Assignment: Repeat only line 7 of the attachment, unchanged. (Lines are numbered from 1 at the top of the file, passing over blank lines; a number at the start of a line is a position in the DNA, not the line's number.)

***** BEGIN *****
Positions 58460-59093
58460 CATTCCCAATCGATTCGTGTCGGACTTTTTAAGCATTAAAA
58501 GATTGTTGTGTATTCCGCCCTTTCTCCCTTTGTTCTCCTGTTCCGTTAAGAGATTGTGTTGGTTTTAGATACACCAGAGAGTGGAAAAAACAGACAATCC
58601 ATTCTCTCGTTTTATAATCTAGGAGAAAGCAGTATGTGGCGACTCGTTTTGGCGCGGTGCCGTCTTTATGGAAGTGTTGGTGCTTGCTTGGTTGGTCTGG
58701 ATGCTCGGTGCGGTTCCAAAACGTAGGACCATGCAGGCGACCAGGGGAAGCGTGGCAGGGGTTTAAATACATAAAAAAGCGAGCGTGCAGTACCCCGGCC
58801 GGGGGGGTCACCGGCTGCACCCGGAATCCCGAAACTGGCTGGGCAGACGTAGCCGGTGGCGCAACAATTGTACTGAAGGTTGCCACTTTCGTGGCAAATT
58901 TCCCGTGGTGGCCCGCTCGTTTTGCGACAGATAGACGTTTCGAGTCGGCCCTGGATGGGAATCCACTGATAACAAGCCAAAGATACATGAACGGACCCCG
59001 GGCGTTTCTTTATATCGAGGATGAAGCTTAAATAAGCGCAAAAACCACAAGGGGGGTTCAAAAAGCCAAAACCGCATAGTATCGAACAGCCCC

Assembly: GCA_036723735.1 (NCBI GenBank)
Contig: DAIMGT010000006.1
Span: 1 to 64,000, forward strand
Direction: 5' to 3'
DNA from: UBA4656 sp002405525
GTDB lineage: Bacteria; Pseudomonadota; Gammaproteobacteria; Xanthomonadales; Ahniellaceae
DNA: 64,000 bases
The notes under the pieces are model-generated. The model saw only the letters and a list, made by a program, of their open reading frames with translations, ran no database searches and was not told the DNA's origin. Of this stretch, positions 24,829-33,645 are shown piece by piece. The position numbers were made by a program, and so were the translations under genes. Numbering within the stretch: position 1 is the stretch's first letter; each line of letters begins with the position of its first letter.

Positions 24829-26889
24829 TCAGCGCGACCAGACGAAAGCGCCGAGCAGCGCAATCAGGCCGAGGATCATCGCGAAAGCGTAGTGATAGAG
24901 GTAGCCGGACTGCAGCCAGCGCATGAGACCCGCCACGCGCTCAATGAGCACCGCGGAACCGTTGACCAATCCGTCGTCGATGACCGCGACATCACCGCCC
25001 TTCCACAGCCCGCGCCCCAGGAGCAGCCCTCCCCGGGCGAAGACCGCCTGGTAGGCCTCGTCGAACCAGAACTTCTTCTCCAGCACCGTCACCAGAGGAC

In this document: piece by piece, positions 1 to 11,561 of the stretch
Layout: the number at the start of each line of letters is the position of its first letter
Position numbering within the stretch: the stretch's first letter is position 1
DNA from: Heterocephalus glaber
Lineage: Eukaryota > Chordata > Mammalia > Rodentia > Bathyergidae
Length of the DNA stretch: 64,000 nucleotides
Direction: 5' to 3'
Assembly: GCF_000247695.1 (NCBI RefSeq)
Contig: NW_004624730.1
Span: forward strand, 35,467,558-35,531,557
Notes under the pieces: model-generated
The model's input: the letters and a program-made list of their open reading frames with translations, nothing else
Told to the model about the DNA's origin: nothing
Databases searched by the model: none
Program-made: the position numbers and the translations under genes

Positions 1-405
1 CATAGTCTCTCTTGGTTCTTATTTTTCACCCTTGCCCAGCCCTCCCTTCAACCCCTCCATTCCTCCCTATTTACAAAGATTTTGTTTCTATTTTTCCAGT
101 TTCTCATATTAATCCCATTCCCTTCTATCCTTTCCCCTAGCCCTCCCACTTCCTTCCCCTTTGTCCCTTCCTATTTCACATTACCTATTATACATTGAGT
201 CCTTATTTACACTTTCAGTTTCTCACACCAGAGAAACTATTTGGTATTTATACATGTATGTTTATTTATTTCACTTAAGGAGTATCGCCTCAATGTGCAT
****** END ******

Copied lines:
58901 TCCCGTGGTGGCCCGCTCGTTTTGCGACAGATAGACGTTTCGAGTCGGCCCTGGATGGGAATCCACTGATAACAAGCCAAAGATACATGAACGGACCCCG